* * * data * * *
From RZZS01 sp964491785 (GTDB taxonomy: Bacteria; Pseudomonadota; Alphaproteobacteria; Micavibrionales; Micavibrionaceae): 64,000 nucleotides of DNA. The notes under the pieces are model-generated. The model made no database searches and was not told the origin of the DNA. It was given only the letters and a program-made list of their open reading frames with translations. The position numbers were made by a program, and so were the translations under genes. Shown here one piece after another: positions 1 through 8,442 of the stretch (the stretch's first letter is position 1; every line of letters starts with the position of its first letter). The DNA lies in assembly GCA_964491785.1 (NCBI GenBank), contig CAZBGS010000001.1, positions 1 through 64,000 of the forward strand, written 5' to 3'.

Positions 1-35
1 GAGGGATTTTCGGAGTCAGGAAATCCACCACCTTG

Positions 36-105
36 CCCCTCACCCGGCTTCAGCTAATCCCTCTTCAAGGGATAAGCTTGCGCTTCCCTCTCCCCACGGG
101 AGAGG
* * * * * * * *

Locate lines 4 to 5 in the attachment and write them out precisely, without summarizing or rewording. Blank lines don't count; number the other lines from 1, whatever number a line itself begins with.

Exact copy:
Positions 36-105
36 CCCCTCACCCGGCTTCAGCTAATCCCTCTTCAAGGGATAAGCTTGCGCTTCCCTCTCCCCACGGG